I'm really trying very hard to understand the intuition behind percentile point function. From wikipedia, It is the inverse of cdf.

From the CDF, a point on its curve indicates the percentage of points less than or equal to that point. I hope this is the right understanding ?

For ppf to be inverse of cdf, the definition of a point on its curve would indicate the value of the variable with probability less than or equal to the probability at that point. Is it the right understanding ?

How would the definition change in context of beta distribution, specifically beta.ppf() ?

  • $\begingroup$ I have updated my answer adding an example that illustrates the discrete case. By the way, if you found my answer useful, please consider accepting/upvoting it. $\endgroup$
    – utobi
    Oct 28, 2022 at 18:38

1 Answer 1


For a random variable $X$ with cumulative distribution function $F(x) = P(X\leq x)$, the usual definition of the quantile function is $$ Q(p) = \inf\{x: F(x)\geq p\},\quad p\in(0,1) .$$

Now if $X$ is absolutely continuous, then $F$ is continuous, monotone increasing and, in this case, $Q = F^{-1}$.

Now, in the continuous case, for any $p\in (0,1)$, the $p$th quantile, say $\xi_p = Q(p)$, can be seen as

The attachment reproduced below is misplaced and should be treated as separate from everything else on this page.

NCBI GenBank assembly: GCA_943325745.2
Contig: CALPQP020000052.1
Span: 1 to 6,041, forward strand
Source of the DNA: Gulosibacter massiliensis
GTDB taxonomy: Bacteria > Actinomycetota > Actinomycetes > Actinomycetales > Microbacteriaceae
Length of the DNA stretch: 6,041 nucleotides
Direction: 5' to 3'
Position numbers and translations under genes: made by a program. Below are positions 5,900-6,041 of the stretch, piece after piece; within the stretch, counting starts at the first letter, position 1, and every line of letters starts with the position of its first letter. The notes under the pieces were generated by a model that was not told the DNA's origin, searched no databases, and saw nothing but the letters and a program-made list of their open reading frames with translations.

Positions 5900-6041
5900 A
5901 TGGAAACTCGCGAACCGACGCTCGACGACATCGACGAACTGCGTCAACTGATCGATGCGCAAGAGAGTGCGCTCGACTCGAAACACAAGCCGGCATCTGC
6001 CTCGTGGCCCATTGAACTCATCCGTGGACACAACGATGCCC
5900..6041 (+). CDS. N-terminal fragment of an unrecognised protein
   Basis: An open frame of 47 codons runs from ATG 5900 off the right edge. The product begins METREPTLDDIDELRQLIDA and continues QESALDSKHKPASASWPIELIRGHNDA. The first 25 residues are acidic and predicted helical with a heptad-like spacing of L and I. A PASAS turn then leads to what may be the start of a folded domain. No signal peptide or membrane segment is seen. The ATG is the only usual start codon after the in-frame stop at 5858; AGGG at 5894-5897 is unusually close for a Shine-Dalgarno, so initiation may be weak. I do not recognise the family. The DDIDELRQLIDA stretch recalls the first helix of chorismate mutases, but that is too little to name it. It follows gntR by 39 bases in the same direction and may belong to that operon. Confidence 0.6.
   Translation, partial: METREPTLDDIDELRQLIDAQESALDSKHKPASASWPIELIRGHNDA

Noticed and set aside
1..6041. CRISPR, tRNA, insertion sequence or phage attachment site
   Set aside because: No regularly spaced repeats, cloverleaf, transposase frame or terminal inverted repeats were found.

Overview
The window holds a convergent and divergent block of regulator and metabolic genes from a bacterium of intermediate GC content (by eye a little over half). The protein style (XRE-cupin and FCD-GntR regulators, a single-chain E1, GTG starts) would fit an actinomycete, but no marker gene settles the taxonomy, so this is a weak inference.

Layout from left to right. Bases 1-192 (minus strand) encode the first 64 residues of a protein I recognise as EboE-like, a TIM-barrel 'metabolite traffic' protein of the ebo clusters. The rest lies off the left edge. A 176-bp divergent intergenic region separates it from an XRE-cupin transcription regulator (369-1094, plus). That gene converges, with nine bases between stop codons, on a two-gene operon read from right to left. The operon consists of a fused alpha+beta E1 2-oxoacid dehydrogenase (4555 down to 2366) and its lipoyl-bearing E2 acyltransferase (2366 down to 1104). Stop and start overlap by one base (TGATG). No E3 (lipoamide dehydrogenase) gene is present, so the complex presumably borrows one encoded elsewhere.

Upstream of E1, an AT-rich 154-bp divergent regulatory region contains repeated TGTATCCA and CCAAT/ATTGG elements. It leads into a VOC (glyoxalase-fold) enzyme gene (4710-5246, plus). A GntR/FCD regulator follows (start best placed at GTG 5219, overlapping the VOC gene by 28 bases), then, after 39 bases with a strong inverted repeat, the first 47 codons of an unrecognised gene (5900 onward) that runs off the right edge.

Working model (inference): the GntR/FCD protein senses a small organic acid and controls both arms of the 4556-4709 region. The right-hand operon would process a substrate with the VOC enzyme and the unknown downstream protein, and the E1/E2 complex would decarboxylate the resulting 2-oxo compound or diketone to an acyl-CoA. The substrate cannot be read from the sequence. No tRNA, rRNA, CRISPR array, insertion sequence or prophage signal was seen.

the particular value of the r.v. $X$ which leaves probability mass $p$ on the left and probability mass $1-p$ on the right.

In other words, the $p$th quantile $\xi_p$ is s.t.

$$ p = P(X\leq \xi_{p}) = F(\xi_{p}). $$

This interpretation holds for any distribution, the beta included.

For the discrete case consider the following example. Let $X$ be a discrete random variable with probability density function

$$f(x) = \begin{cases} 1/3 &\text{if } x=-1\\ 1/6 &\text{if } x=0\\ 1/2 &\text{if } x=1\\ 0 &\text{otherwise} \end{cases}. $$

The distribution function is $$F(x) = \begin{cases} 0 &\text{if } x \in (-\infty, -1)\\ 1/3 &\text{if } x \in [-1, 0)\\ 3/6 &\text{if } x \in [0, 1)\\ 1 &\text{if } x \in [1, \infty) \end{cases}, $$

and the quantile function is

$$ Q(p)= \begin{cases} -1 & \text{if } p\in(0,1/3]\\ 0 & \text{if } p\in(1/3,3/6]\\ 1 & \text{if } p\in(3/6,1)\\ \end{cases}. $$

You can if you wish set $Q(0) = -\infty$ and $Q(1) = \infty$.


Your Answer

By clicking “Post Your Answer”, you agree to our terms of service and acknowledge that you have read and understand our privacy policy and code of conduct.